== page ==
Knowing how to choose a pulse oximeter for home or professional use is essential to quickly and effectively monitor heart rate and oxygen saturation levels.
A high-quality pulse oximeter ensures accurate and consistent readings.
It also allows you to make an informed buying decision, purchasing a device with the needed features.
This section covers various use cases for pulse oximeters and breaks down which devices are best for each situation.
Most individuals purchasing an oximetry device want a reasonably priced model for at-home or recreational use.
Buyers can pay around $25 – $50 for a conventional finger pulse oximeter with standard monitoring and tracking features.
Finger pulse oximeters are excellent for performing standard assessments and periodic monitoring, especially if you’re on a budget.
High-end devices range from around $50 – $500 for those who want additional features and functionality.
These devices might include dedicated sleep trackers and health trackers like Garmin’s Vivosmart, the Fitbit Versa, or the Apple Watch.
The most important factors for choosing a pulse oximeter (regardless of design and features) are accuracy and consistency.
Without an accurate device, none of the other factors matter.
Choose a high-quality pulse oximeter with continuous monitoring if you require a device for sleep tracking.
It’s essential for maintaining an accurate and consistent reading throughout the night.
Your sleep device should store a minimum of 30 days (preferably more) of your vital history.
Today, most sleep monitors can connect to smartphones to provide a historical sleep record.
These devices can easily store months or years of data. Your sleep tracker should also feature a rechargeable battery that can remain powered throughout your sleep cycle.
Most home-use sleep trackers are wrist monitors and health trackers.
It’s due to the device’s need for continuous, uninterrupted contact.
If the device uses a finger probe, ensure it is durable and has adequate wire length.
It will help you maintain a consistent connection when you move around in your sleep.
A device that struggles to stay connected will have issues sustaining a reliable reading.
The sleep monitor should have features and settings designed explicitly for sleep tracking.
It allows you to customize your sleep tracking and minimize insufficient and inconsistent readings.
If the device does not mention sleep monitoring, assume it will not provide adequate sleep-tracking performance.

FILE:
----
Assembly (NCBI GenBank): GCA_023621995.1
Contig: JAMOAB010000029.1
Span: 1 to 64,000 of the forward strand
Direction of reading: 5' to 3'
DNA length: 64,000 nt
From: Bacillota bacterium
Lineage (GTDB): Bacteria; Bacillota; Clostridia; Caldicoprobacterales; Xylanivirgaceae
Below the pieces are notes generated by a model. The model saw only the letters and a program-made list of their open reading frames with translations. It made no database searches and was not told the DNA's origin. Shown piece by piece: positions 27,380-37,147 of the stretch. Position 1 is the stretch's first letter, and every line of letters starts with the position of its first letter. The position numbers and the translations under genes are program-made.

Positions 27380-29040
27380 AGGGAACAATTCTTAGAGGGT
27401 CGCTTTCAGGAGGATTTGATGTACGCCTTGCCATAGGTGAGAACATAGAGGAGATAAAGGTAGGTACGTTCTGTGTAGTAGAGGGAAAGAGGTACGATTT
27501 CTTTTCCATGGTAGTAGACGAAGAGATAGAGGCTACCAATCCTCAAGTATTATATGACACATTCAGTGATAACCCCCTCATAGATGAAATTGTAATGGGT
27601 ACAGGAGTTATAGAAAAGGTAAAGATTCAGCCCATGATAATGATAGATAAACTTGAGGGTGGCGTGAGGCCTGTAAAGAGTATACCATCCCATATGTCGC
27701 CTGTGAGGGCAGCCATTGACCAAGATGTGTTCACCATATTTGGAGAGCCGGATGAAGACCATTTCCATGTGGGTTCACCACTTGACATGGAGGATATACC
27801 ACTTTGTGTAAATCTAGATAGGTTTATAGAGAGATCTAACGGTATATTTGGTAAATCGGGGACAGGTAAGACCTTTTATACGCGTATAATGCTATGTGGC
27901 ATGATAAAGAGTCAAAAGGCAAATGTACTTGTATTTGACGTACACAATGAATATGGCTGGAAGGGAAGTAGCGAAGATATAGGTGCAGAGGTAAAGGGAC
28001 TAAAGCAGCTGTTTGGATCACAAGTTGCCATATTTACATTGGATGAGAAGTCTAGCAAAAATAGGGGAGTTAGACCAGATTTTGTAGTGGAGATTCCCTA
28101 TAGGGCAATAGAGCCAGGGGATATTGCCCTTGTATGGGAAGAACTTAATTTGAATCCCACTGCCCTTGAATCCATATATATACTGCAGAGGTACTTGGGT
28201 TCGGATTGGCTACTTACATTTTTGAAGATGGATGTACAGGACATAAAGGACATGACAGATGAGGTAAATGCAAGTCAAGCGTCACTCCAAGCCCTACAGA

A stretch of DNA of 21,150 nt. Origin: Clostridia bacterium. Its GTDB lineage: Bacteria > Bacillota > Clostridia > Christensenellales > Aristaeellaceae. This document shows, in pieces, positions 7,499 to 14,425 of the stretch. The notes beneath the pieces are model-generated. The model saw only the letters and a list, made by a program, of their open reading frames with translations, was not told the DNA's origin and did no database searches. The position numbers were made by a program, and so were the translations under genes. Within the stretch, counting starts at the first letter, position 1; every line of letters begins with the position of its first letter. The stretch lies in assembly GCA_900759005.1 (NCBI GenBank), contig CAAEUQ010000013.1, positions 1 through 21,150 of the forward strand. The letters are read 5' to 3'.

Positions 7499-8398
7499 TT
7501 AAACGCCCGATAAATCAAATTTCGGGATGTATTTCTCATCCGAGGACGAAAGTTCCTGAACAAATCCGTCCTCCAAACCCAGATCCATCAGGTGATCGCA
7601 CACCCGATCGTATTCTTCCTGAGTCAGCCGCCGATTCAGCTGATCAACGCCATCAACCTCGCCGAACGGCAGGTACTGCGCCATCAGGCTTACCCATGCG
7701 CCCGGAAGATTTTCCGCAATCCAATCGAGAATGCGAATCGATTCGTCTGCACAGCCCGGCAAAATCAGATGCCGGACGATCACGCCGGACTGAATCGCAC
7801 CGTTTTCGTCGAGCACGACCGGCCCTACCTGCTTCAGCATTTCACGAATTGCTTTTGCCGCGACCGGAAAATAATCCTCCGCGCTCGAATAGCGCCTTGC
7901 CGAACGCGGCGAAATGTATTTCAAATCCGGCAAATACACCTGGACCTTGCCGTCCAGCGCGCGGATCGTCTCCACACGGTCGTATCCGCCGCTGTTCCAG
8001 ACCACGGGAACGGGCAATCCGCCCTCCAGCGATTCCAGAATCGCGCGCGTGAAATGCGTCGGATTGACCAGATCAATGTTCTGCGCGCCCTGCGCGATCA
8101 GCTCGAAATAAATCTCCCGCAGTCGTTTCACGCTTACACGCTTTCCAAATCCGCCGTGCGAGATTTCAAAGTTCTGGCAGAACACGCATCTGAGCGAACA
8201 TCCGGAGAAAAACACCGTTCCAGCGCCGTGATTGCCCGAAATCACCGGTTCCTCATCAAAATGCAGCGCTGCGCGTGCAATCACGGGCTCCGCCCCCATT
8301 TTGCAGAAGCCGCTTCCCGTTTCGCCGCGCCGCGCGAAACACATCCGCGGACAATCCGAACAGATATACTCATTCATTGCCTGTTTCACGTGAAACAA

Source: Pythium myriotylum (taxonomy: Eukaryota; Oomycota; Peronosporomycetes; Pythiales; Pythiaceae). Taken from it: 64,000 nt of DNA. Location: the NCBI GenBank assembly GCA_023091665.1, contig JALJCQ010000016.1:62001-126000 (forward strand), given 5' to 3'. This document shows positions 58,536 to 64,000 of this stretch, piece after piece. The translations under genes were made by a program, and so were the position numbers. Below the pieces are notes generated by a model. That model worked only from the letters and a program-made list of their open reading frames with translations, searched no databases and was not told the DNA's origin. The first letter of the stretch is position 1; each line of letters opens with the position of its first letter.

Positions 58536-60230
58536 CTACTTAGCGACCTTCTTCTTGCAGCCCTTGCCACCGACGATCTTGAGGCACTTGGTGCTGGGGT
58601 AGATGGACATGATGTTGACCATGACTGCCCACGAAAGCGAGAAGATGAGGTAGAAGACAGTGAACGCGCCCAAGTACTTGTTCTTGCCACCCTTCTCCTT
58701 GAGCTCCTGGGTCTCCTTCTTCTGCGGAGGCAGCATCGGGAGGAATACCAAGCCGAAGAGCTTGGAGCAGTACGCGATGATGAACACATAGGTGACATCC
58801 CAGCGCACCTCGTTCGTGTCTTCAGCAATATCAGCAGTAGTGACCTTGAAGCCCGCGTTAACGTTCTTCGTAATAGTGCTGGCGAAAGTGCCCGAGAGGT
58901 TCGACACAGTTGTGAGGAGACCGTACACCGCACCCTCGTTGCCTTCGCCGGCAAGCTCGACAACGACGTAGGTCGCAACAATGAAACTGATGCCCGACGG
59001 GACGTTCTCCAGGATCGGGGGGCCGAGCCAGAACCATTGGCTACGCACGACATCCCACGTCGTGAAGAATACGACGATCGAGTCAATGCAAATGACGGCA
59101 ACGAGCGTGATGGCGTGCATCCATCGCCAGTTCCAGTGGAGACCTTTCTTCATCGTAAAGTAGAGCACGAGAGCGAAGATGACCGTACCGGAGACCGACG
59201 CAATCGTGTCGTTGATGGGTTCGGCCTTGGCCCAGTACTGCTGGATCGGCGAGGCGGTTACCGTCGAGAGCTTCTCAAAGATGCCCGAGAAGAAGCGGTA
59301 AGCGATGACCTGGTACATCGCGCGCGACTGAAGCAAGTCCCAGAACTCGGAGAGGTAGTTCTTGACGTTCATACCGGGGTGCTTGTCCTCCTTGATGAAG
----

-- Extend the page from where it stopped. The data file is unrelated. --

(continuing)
Even if you can maintain a constant connection, it is unlikely that your readings will be reliable.
Sleep trackers are not a replacement or substitute for medical advice.
If you use an oximetry device for sleep monitoring, choose one with a proven track record for accuracy and performance.
Any disturbances in sleep monitoring can throw off an accurate reading.
Choosing the correct pulse oximeter for athletic purposes will depend on the specific information you are interested in tracking.
A finger pulse oximeter may be fine for light exercise and recreational activities to measure blood oxygen levels and pulse rate.
High-level athletes prefer a device with constant monitoring, visual graphs, and historical tracking.
High-end models also offer improved technology for better accuracy and faster response times.
It can be invaluable for athletes that want to understand their recovery process and make better health decisions.
Continuous tracking features can help athletes understand how long their vitals take to return to normal after an intense workout.
This data is critical in situations where every second counts.
Finally, factors such as sweat and oximetry variation can impact overall performance.
Some devices account for this by remaining close to the skin and using high-quality tracking technology.
Popular devices include Garmin’s fitness tracker, Fitbit’s health tracker, and the Apple Watch.
When purchasing an infant pulse oximeter (beyond accuracy and consistency), the most important thing you need to consider is a reliable infant probe or wrap.